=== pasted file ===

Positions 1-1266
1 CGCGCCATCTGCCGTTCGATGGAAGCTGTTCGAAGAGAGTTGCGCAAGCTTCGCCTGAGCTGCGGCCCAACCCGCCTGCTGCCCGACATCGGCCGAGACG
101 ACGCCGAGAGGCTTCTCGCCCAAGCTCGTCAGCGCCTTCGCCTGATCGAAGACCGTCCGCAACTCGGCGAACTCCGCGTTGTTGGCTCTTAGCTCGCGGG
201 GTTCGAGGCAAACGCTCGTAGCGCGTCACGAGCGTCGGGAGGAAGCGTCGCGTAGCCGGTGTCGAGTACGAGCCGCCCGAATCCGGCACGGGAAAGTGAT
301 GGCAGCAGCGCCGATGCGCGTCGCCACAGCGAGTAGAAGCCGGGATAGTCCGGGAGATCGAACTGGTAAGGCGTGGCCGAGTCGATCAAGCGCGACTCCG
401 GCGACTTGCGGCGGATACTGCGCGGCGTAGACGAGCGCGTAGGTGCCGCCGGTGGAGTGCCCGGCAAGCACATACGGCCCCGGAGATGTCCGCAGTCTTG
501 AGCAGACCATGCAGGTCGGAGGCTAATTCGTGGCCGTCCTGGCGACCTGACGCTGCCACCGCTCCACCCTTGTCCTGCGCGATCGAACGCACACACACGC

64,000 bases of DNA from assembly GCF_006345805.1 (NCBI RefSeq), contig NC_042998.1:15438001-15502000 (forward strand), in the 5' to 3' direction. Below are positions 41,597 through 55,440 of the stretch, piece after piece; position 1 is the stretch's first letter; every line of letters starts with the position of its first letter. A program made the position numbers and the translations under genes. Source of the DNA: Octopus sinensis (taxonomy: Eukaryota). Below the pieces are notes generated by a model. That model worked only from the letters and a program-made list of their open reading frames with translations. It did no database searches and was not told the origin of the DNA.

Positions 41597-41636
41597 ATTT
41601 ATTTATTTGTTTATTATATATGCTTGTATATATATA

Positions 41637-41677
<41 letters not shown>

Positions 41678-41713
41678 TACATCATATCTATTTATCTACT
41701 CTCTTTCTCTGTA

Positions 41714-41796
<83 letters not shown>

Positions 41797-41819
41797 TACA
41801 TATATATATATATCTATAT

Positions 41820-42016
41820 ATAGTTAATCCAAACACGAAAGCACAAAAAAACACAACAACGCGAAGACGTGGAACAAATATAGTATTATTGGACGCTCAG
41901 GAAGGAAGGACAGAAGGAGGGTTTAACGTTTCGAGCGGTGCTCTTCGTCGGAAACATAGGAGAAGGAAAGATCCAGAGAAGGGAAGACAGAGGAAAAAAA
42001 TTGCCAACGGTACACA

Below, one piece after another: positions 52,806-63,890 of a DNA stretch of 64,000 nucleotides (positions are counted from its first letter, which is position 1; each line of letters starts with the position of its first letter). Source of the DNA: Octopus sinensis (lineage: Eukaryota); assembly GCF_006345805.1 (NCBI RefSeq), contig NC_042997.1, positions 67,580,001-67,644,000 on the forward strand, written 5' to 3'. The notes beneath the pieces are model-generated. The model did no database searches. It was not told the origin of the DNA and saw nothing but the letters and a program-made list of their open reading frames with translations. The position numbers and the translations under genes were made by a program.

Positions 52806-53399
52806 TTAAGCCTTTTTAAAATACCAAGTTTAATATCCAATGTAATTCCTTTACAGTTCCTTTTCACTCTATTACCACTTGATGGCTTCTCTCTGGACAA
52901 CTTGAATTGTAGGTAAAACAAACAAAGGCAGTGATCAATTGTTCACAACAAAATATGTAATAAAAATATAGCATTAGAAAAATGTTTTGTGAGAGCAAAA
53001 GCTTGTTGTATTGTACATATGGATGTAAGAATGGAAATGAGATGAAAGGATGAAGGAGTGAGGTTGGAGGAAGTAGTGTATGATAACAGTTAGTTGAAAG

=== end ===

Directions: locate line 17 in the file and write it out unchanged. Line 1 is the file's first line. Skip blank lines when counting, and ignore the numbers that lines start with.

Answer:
Positions 41714-41796